Personally, I love reading much more than I do books. Books are just the medium to convey the ideas. It is the ideas which matter.

  2. I think its true that there is a difference between loving books and loving reading. I don't mind reading on a Kindle but I like to browse real books in a real book stores, doing it on-line is simply not fun for me. Sometimes you are drawn to books by the way they look and feel and come around to the subject matter later, you might get introduced to new subjects, end up reading somthing you hadn't considered before, this happens a lot in stores but not while browsing on Amazon. Reading a book without the book feels like there's somethig missing, souless somehow

  3. A couple of things

    In 2008, in Islington, Borders (a big UK book store) rented out half their top floor to a Starbucks concession and a quarter of their ground floor to Paperchase (a frilly wrapping paper concession).

    They then went down a 2 for 1 discount route.

    Long story short they went bust a couple of years later because they forgot what makes a good book shop.

    Retail shops that sell books are never going to compete with Amazon on price alone. But they can compete in the UK at least, not having Royal Mail in the supply chain (December - forget about Amazon), emotional attachment, knowledge, walk away right there with a book, and loyalty. Bookshops will survive IMO, but they'll look like Daunts or Stanfords.

    My other half is a fairly senior publisher. They love the margin on ebooks and that they can control their own distribution. Apart from in certain sectors of publishing eg academia and kids books, Amazon has become just too powerful. So they still see books as part of the supply chain because some books just don't work electronically (yet). You buy an ebook of the Gruffalo and see how long your Kindle lasts...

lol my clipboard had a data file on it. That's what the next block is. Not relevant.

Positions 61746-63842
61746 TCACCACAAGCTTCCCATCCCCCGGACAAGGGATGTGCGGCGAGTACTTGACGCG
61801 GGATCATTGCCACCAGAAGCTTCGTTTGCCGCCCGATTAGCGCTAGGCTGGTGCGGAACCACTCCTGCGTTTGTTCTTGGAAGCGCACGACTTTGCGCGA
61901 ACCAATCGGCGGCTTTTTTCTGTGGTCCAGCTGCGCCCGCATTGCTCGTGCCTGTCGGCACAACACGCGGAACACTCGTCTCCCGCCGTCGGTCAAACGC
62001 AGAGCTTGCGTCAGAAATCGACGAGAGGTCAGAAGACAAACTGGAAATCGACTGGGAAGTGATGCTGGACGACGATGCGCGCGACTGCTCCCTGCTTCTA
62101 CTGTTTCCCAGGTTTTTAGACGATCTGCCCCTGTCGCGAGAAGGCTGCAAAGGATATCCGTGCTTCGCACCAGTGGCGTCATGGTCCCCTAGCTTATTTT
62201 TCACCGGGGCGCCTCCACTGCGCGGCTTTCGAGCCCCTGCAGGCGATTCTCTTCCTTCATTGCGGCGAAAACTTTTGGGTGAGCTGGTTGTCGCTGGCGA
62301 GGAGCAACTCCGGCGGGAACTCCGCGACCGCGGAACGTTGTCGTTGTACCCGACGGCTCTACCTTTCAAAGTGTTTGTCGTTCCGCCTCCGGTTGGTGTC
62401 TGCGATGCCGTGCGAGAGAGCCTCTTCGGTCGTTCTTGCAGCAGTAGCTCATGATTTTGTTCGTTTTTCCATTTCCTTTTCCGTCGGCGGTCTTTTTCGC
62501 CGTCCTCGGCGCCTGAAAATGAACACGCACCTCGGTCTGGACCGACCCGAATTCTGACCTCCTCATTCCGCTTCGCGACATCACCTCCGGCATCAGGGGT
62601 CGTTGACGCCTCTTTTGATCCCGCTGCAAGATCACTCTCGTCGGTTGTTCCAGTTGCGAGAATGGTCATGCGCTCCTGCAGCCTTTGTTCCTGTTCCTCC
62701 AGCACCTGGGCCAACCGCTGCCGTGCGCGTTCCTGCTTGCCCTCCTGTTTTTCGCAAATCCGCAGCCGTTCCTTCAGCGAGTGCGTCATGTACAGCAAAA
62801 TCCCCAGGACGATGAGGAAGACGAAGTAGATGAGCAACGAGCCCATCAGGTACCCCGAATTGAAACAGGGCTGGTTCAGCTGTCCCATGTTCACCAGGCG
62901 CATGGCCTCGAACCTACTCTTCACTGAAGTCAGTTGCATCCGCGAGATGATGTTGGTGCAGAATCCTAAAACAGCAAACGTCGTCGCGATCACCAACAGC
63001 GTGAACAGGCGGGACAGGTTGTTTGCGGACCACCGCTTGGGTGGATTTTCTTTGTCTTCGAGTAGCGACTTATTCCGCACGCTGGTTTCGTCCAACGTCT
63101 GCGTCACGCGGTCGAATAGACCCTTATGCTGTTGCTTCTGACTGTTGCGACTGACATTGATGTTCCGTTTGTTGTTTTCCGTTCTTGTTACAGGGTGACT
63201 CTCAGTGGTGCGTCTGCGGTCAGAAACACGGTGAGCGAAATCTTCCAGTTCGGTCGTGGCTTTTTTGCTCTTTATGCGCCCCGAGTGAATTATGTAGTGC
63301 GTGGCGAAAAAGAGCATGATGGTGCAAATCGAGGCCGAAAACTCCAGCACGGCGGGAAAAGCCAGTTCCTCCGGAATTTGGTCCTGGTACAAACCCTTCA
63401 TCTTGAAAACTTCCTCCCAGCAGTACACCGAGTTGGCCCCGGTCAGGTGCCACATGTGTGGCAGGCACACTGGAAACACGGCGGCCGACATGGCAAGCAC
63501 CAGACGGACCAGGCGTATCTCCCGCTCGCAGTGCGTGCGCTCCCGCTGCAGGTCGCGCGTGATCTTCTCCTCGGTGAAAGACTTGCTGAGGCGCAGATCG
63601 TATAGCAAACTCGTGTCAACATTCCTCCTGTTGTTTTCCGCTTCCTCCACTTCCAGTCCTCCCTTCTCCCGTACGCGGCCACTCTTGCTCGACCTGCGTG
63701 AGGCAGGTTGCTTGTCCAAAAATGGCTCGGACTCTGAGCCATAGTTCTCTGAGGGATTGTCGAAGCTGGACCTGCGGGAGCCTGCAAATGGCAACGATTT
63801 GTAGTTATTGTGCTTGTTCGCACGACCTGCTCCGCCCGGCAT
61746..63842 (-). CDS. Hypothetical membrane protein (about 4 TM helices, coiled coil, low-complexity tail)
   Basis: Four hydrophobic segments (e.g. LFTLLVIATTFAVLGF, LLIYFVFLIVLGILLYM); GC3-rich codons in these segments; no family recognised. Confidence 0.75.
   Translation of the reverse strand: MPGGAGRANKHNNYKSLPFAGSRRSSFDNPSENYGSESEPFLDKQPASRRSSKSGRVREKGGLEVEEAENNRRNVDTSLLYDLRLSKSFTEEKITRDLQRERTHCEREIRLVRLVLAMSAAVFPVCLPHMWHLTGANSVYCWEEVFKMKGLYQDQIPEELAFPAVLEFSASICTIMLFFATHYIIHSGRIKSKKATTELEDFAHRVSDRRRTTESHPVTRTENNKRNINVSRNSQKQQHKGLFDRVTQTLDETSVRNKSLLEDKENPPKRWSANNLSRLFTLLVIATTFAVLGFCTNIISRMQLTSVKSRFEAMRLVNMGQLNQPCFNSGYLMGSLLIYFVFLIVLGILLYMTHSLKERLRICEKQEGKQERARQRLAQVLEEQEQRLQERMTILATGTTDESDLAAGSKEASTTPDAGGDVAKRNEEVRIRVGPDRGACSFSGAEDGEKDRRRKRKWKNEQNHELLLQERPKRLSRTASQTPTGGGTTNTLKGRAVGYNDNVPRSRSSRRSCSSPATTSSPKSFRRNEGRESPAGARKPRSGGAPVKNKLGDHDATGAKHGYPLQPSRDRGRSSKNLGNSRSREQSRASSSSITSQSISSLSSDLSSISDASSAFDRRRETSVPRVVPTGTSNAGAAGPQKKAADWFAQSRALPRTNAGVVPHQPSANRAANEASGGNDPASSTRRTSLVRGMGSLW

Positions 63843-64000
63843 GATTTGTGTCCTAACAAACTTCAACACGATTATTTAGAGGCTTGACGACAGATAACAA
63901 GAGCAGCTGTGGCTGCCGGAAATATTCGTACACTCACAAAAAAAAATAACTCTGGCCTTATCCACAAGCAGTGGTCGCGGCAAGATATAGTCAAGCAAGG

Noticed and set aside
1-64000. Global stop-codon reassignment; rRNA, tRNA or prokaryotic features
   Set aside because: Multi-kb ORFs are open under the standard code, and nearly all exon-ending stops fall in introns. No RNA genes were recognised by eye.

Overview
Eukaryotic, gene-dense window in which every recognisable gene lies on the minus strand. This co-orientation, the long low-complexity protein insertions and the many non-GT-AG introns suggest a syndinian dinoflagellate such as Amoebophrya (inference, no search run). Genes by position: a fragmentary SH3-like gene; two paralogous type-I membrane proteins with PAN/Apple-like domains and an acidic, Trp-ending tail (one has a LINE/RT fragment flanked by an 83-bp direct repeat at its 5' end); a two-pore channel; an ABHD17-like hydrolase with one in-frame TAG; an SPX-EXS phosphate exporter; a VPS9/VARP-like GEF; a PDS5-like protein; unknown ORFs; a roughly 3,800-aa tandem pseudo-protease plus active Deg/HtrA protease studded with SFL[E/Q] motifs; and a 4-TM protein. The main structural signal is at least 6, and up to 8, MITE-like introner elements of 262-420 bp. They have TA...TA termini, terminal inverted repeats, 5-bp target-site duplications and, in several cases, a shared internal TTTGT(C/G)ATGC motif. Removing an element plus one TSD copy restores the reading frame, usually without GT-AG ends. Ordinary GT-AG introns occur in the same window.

I personally think the future is in hybrid books. ie I buy the latest Robert Harris at the airport (maybe for a couple of quid more) and I get a free code that allows a one off download to my chosen ereader/tablet. But that might be too much like common sense. Publishers all writing in XML might change things quicker than you'd expect though.

    As far as self-publishing or (vanity publishing) goes - it's always been there. The barriers to entry are just lower, even if the margins can be higher. Issue is a lot of it (not all) has been shit. Hey ho.

    ps. Enjoyed this series a lot Mark. Thoughtful stuff.

    1. Sorry, Stuart, I have to put your right on your Borders assertion. Every store always had a cafe and a Paperchase, and when the Islington store opened in 2001, it did so with Starbucks and Paperchase in the locations they occupied throughout its tenure. Both contributed usefully to the profitability of the store, and to its popularity with local residents (and Islington was always a very profitable store).
      The big bookstore model no longer works - outside of specialist or flagship locations like Foyles in Charing Cross Road - because it's no longer economic in the world of Amazon, Kindle and relentless discounting to carry a backlist of over 50,000 book titles. Customers stopped buying not because of 3 for 2s, but because they could get a bigger selection online at a lower price.
      I support the hybrid book idea, and I believe is a future for small, independent bookshops. And I'd advise against any of them opening without a coffee or card offer.

      1. Hi Philip